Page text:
Chapter Twenty-one in The Alabaster Jar by Theresia Saers
At dawn Marys friends, who have been just as unable to catch some sleep as she has, join her to prepare cloth, herbs and oil. When they hurry towards the site of the tomb, no one is held back by the thought of the heavy stone that must be rolled away by them nor of the guards that Pilate has provided. The women are silent, full of sad thoughts as they are. When they approach the place they find that the stone is no longer there to protect the opening of the tomb and that the guards have left it. What is this? The stone is gone? Have others opened the tomb and taken the Masters body away?
They draw near and expect to find nothing but empty darkness inside. Indeed, the body is no longer there; only the linen coverings, neatly folded, bear witness to the fact that somebody has lain here. It is just as if the Master has got up and put his things away to be taken up again when he returns. But there is no darkness. Two beings radiating pure light are in the tomb, gazing at the women.
Why are you crying? Why looking for the Living One among the dead?
While the angelic figures are still speaking, Mary Magdalene turns and stumbles out into the brightness of the garden, crying. She is not interested in angels, she wants to find her Master. Behind her she hears another voice, Why are you crying? Because they have carried away my Master, she replies. Her eyes brimming with tears, she turns her head. Could it be a gardener, this man behind her? Maybe he knows more.
It is no gardener, but the Rabbi himself. But how could she, so upset, with the recent images of the bloody images of her Rabbi uppermost in her mind, recognise the person before her for what he is, her living Master?
If you have taken him away, please, tell me where you have put him, so that I can bring him back.
Mary Memories come flooding in. Her own name spoken by Jesus so many many times.
Rabboni! My dear Teacher!
That is what he has always been to her, her teacher, her Rabbi, with words of eternal life. And she has been nothing but a faithful disciple fulfilling his every wish.
Far from me to even try to comment on what is happening here. It is clear to me, though, that Mary must have wished to protract these moments, to hold on to Jesus. However, he gently loosens himself. Noli me tangere. Do not hold on to me He has chosen to come and comfort faithful Mary Magdalene, but stay he cannot.
Do not seek to keep me. I must leave now. I will go to my Father. And you, please, find my brothers and tell them that I will go before them to Galilee. That is where they will see me.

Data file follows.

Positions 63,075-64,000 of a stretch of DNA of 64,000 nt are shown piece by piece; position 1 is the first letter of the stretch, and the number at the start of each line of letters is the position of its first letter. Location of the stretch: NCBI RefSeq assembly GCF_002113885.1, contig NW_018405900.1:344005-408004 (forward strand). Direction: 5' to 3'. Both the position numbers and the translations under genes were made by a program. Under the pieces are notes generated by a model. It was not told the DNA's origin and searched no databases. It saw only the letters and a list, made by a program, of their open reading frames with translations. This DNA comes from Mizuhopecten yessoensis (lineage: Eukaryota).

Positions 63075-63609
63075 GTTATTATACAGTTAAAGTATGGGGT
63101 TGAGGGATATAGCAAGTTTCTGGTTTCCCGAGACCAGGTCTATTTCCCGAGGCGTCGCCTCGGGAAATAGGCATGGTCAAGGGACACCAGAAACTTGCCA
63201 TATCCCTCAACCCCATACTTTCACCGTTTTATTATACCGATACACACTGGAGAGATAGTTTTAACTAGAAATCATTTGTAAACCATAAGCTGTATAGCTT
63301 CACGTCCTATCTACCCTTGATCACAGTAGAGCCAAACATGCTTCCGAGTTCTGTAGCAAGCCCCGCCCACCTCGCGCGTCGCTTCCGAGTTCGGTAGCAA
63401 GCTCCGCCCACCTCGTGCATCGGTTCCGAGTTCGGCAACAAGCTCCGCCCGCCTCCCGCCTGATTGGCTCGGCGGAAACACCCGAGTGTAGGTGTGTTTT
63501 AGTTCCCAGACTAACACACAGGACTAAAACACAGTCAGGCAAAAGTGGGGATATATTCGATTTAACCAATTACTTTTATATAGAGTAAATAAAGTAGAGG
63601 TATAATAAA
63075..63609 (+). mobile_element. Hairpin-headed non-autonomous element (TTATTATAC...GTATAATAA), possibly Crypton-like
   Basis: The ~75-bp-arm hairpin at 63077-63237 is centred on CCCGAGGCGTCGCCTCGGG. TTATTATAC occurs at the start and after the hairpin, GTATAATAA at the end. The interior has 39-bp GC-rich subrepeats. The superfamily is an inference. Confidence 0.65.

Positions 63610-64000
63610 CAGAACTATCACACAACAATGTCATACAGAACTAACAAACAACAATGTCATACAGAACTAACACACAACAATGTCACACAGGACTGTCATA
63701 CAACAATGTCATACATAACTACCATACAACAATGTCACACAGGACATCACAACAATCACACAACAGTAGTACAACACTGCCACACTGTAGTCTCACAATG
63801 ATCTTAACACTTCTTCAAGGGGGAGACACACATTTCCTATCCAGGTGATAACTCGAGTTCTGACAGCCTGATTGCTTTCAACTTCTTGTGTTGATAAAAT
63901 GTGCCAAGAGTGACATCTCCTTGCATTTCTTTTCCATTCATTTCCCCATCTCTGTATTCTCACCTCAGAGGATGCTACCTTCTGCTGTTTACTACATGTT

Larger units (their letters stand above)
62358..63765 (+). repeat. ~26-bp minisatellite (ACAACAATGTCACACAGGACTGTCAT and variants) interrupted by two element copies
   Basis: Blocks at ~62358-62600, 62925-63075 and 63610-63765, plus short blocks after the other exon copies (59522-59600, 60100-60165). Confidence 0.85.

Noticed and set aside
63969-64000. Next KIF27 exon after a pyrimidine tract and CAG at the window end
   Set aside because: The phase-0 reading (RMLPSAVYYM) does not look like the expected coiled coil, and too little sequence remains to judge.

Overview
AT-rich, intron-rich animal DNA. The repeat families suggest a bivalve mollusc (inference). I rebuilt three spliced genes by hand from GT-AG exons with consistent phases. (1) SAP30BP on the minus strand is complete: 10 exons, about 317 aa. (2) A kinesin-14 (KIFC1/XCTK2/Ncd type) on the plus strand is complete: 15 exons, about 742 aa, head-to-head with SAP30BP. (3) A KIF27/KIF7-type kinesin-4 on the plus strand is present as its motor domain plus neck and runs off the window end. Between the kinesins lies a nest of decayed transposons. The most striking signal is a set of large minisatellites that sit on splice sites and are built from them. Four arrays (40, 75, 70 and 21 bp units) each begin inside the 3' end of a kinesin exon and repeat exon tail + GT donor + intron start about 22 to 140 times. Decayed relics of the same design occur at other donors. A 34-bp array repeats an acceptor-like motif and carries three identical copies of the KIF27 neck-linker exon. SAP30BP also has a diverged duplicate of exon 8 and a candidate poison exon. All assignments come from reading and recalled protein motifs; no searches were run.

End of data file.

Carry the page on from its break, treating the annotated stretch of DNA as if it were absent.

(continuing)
´ My brothers, ´ the Fourth Gospel tells us. A slip of the pen of a tired evangelist, who sees the end of his writing duties near? Or the normal words of a human being, wishing to delay the anxieties of close relatives first?
There is joy in Mary´s heart, because he is alive again and well, but obviously sadness comes to join it. But she would not be Mary Magdalen if she had not immediately run to carry out the Rabbi ´s wishes. She collects the other women to tell them what has happened, how she has seen the Master. They have their own amazing tales to tell of the angels that have spoken to them, but Mary ´s story beats them all. They hurry to the house where they expect to find the disciples. They knock. And have to knock again. The disciples inside are scared. At last a frightened face looks out. Who is it?
It is us, Mary and the women. Hands pull them in.
The women cannot wait to tell them, The Rabbi lives. Mary has seen him!
Oh, no! This cannot be. The tomb is sealed. Mary cannot possibly have seen him. These are over-strung females. Too much has happened. They are no longer able to cope
Are there no soldiers at the tomb? they ask. Nobody can have removed his dead body?
No, no, not his dead body. Mary has seen the Lord himself. He lives.
The disciples still think the women are hysterical. Women, they will believe anything, even the impossible. What would you expect?
Mary Magdalene insists. The Master lives. He left a message. He will precede us into Galilee. That is the news we are sent to tell you. The other women confirm the good tidings, but, sad to say, the disciples do not believe.
When the women returned from the tomb they told all this to the Eleven and to all the others .The women were Mary of Magdala, Joanna, and Mary, the mother of James. The other women with them also told the apostles, but this story of theirs seemed pure nonsense, and they did not believe them.(Luke 24:9-11)
© Theresia Saers
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